Format: Hardcover
I am a huge fan of Malcolm Gladwell, and have read all his books. However, take care, if you are a fan of Malcolm Gladwell, you will be disappointed in this book as most of the ideas have been re-written and expanded in his other books, and there will be very little that is new to you. If you are new to Malcolm Gladwell, this jumbled collection of short pieces is probably not the best place to start being blown away by his ideas and writing. This book is a pulling together of his articles, but as I said, all his good ideas have been expanded upon in his other books. I feel this book is a lazy money making exercise by Malcolm's publishers.
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54 of 62 people found the following review helpful By Robert Morris TOP 500 REVIEWER on 13 Nov 2009
Format: Hardcover
One man's opinion, Malcolm Gladwell is at his best when writing essays for magazines (notably The New Yorker) or when writing Outliers: The Story of Success, his most recently published book. (I do not share others' enthusiasm for his earlier books, The Tipping Point and Blink.) In it, he provides a rigorous and comprehensive examination of the breakthrough research conducted by Anders Ericsson and his associates at Florida State. One of the major research projects focuses on individuals who have "attained their superior performance by instruction and extended practice: highly skilled performers in the arts, such as music, painting and writing, sports, such as swimming, running and golf and games, such as bridge and chess." Geoff Colvin (in Talent Is Overrated) and Daniel Coyle (in The Talent Code) also discuss the same research.

In this volume, we have 19 of Gladwell's essays, all of which originally appeared in The New Yorker. They are organized within three Parts: Obsessives, Pioneers, and Other Varieties of Minor Genius (e.g. "The Pitchman: Ron Popeil and the Conquest of the American Kitchen"); Theories, Predictions, and Diagnoses (e.g. "Million-Dollar Murray: Why Problems Like Homelessness May Be Easier to Solve Than Manage"); and Personality, Character, and Intelligence (e.g. "Dangerous Minds: Criminal Profiling Made Easy"). In the Preface, Gladwell observes, "Curiosity about the inner life of other people's day-to-day work is one of the most funfamental of human impulses, and that same impulse is what led to the writing you now hold in your hands.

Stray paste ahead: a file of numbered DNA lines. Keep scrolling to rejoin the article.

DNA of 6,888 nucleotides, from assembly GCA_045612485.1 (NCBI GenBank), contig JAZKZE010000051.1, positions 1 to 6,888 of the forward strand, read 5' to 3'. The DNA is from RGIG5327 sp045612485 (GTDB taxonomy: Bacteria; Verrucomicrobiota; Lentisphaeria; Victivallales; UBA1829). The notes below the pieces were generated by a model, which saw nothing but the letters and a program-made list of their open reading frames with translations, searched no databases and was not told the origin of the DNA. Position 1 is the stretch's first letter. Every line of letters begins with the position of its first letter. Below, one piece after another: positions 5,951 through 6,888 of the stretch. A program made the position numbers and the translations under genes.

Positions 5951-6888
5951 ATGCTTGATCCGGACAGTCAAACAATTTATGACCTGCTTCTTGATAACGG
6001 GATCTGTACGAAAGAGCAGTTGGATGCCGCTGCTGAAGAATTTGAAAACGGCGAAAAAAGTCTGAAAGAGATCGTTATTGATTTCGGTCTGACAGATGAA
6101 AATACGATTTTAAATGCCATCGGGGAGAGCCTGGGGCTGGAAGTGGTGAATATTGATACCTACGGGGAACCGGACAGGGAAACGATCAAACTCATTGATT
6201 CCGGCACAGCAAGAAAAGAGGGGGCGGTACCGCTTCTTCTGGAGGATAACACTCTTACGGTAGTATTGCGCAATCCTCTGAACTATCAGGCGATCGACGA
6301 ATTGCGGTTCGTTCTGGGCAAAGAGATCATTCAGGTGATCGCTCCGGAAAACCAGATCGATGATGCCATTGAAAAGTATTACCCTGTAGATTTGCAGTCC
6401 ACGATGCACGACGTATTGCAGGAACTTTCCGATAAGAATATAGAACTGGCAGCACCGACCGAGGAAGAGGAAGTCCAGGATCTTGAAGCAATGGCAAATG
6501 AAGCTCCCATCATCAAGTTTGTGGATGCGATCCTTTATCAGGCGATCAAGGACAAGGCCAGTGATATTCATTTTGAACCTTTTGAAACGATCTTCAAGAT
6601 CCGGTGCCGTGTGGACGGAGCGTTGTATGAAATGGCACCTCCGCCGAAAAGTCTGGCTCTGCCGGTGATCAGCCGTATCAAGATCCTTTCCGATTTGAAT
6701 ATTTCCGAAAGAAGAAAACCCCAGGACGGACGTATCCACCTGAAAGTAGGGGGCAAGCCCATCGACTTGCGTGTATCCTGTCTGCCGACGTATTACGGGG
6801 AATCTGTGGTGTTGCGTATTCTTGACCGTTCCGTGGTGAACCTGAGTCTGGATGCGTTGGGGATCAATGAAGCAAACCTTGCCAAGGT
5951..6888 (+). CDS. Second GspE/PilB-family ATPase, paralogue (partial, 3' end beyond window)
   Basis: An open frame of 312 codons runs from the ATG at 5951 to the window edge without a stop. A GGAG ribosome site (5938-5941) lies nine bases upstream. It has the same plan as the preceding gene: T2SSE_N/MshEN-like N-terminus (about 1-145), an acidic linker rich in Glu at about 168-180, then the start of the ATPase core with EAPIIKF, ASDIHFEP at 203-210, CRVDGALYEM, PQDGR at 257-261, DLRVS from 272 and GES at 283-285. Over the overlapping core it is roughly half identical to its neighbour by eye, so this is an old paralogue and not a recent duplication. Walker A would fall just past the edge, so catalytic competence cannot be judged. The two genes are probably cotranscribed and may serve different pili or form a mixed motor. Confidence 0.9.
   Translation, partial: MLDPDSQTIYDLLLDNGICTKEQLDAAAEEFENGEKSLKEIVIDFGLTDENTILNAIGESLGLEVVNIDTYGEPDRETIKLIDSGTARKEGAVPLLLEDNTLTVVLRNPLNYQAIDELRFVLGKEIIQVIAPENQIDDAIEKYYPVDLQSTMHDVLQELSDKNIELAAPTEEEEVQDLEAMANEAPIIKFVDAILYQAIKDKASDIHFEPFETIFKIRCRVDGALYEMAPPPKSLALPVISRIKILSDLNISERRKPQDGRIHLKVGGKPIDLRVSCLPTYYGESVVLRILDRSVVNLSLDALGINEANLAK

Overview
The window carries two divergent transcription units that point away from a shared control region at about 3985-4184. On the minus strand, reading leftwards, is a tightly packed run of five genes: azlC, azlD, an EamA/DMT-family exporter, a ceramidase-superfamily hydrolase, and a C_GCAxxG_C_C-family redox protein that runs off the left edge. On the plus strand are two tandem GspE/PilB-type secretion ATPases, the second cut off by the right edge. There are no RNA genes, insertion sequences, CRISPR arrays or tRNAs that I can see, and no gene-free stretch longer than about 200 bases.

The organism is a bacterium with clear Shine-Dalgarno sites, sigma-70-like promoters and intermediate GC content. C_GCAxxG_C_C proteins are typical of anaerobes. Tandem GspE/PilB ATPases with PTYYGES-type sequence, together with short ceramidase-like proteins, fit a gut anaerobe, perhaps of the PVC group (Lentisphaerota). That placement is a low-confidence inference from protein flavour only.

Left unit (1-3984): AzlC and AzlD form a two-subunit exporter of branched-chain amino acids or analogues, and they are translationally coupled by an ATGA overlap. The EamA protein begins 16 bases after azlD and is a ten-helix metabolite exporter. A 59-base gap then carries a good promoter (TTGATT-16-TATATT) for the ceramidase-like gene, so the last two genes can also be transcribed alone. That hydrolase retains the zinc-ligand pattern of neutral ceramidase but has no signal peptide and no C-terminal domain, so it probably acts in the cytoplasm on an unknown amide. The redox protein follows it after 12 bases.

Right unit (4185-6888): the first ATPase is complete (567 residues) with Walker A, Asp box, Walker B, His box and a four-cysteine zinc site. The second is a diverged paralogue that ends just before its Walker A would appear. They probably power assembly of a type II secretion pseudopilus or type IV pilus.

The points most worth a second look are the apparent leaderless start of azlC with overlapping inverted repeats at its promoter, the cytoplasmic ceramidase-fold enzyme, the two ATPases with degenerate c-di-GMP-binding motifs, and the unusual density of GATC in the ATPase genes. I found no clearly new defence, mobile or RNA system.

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28 of 32 people found the following review helpful By DTM on 11 Nov 2009
Format: Hardcover
Quite clear this book was strategically released right after Outliers, from the same author. Outliers is a brilliant book and the editors clearly wanted to get ride on the good momentum that book created for the author. Unfortunately I feel in the trap. I read everything Malcolm releases but this book is not like his previous books (Tipping Point, Blink and Outliers). This is a collection of his publications in The New Yorker but they are no near as interesting or insightful as the stories from his previous books. Some of them as simply boring and you end up asking yourself what is the point of the last pages you've just read. Buy everything else Malcolm writes, just don't buy this book... Editors and Author simply got greedy for money.
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2 of 2 people found the following review helpful By Dadjoe on 29 Oct 2012
Format: Paperback
I'm writing this as someone who had heard about Gladwell (who hasn't) but had not read anything of his until I picked this up in an airport bookshop just before a five hour flight. I thought it might be a way to pass the time, and it was much more than that.

(I felt it necessary to declare my ground immediately, given the number of Gladwell readers who seemed to be disappointed with this volume.)

This is indeed a collection of essays, and they may well be the embryos or the reworkings of other writing, but as a standalone collection, they have a recognisable theme which seems to me typical Gladwell, namely looking at old issues with fresh eyes. He is consistently interesting, he writes clearly and with insight and a genuine interest in the human beings in his stories - even the title story is really about the adults rather than the dog.

In short, I would recommend this to anyone who enjoyed things like the Undercover Economist, and to anyone who has no interest at all in reading Malcolm Gladwell. Just pretend he's someone else - you'll be very glad you did.